Three reasons why tasting blind helps you drink better wine
Blind tastings: They're not just for sommeliers anymore.
It's true. A significant part of becoming an advanced level sommelier involves learning to identify wines the hard way -- by relying 100 percent on the wine's appearance in the glass, smell and taste. Given that you are probably not, nor are you striving to become a certified wine professional, chances are good that you've never actually participated in a blind tasting. And why in the world would you, what with the convenience of those handy little gems called "labels" stuck right on the front of the bottle, announcing plainly what's inside?
You'd do it because you really want to become a better -- or shall we say savvier -- wine drinker. To achieve that goal, it's imperative that you spend time actually tasting wine -- as opposed to sucking it down reflexively nanoseconds after its been poured into your glass.
"Drinking" wine for sheer pleasure and "tasting" it as a means of learning common varietal attributes (aka training your palate) are as different as pinot gris and pinot noir. And by all means, you can certainly choose to practice tasting with full awareness of what you're drinking -- but you won't get nearly the same eye-opening (in a manner of speaking) results as sipping sans label.
Even more important, blind tastings reveal all sorts of dirty secrets about your palate -- and preferences -- that will completely blow your mind. Read on for three surprising reasons to start flying blind, immediately.
You've Been Punk'd: If you've swooned over a bottle of Sea Smoke, compulsively ordered cases of Santa Barbara pinots that you've never heard of, or chosen wines based on score alone, we are talking to you. Your palate's been bamboozled, and you didn't even know it, did you? Instead of following the herd (likely populated by peeps with no more official wine judging cred than you), learn to embrace the unknown. You'll soon discover the joys of completely obscure, delightful wines that satisfy based solely on the quality of the skills of their winemaker, not some marketing rep.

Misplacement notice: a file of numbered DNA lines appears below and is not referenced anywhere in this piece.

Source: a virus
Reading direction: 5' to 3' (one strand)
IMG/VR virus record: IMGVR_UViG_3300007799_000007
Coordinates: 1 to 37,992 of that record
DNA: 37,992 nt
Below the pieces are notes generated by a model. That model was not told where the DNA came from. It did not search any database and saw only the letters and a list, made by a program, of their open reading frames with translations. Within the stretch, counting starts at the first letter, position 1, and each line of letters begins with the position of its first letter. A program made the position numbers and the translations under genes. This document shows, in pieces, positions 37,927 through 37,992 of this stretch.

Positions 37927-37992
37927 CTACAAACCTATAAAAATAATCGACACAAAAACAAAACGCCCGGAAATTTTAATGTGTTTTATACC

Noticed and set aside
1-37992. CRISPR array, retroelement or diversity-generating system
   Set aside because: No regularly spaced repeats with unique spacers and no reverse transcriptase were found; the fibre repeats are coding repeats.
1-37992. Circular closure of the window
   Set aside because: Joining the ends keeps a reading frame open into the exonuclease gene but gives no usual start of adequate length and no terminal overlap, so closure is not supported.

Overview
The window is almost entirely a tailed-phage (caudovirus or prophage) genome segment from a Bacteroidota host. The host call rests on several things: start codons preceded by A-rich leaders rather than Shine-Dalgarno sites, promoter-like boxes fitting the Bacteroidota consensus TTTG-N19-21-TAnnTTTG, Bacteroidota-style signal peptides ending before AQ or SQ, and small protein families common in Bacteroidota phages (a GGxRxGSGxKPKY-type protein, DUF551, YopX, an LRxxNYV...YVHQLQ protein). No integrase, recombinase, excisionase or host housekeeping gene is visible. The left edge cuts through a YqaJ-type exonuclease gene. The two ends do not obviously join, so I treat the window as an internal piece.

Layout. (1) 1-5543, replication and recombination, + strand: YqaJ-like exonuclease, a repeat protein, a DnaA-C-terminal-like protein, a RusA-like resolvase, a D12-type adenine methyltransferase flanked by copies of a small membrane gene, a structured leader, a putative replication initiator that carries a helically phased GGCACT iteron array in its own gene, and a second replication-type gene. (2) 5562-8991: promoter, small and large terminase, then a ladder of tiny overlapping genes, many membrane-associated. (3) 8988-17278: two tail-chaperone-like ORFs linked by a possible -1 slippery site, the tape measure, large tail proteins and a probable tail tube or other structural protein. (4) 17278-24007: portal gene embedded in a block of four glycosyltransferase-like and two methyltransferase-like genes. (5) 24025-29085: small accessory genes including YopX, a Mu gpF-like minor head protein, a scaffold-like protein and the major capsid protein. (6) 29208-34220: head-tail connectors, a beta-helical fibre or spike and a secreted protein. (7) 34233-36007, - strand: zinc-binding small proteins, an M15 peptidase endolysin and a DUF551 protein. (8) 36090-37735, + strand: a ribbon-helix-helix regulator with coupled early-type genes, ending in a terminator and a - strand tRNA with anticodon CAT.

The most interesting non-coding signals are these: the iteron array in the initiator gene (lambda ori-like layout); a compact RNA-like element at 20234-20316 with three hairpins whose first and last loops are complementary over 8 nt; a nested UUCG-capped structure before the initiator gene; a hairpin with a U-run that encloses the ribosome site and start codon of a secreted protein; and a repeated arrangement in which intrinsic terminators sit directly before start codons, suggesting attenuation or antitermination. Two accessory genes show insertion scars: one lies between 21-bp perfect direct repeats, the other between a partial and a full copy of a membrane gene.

To prove this theory, try inviting your friends to your place for a friendly blind tasting where half of them bring the highest rated bottles they can find; have the other half proffer wines they've never heard of ( the same varietal, of course). Set a maximum price point to keep things fair, then judge for yourself whether the hyped up brands outperform the underdogs.
The Higher The Price, The Better The Wine: If you read last week's run-down of four super delish wines costing less than $15, then you've already seen the proof that every bottle doesn't need to be spendy to be spectacular. But admit it: You'd rather receive a gift of (the rather average tasting, in our opinion) Santa Margherita pinot grigio than the incredibly drinkable (yet far less popular) Barone Fini pinot grigio, which delivers virtually the same goods for about $5 less per bottle. We're willing to bet you that a blind tasting of these two aesthetically similar whites would be almost indistinguishable to your palate. And just think what you can do with that extra $5!
But I Hate [Fill In The Blank]: We can't count the number of shocked countenances we've gazed upon after pouring -- but not announcing -- glasses of riesling, merlot, chardonnay, among other so-called losers of this decade's varietal popularity contests. Your mind has a funny way of tricking your palate into thinking that it absolutely abhors albariño, even when you probably couldn't pick one out of a blind lineup if your life depended on it. The practice of tasting blind will disabuse you of your longest and fiercest-held phobias about a particular grape once and for all, because it allows your palate to be unswayed by previously held perceptions and simply enjoy (or not) what it's savoring at the moment.
The good news is that all of the aforementioned wine baggage is a breeze to unload -- all you have to do is start blind tasting. And if the idea of hosting or attending a blind tasting fills you with dread, relax. There's no special trick to tasting blind; just remember these simple tips, and you'll be good to go.
1. Pick a theme: The options here are nearly limitless - you can go Old World vs. New World (same varietal), Producer vs. Producer (say, pinot noirs from a wide assortment of winemakers from Oregon), Expensive vs. Value Priced (see above)...you get the idea.
2. Advise your guests what to bring based on the theme above, and make sure they know to bring their wines in a plain brown paper bag so no one can see what's inside.
3. Number the outside of each bag, then arrange the wines in numeric order on a table with a dump bucket nearby (for spitting / dumping out wine) and water for rinsing out glassware. Plain, dry crackers are also great to have on hand for cleansing the palate between sips.
4. Provide paper and pens for everyone to jot down their thoughts on each wine (no need to get crazy with flowery descriptions - you can even keep it as basic as awarding a letter grade to each wine).
5. Once all of the wines have been tasted blind, remove the bottles from their bags and discuss how each performed -- and prepare to be surprised (and hell, maybe even delighted) with the results.
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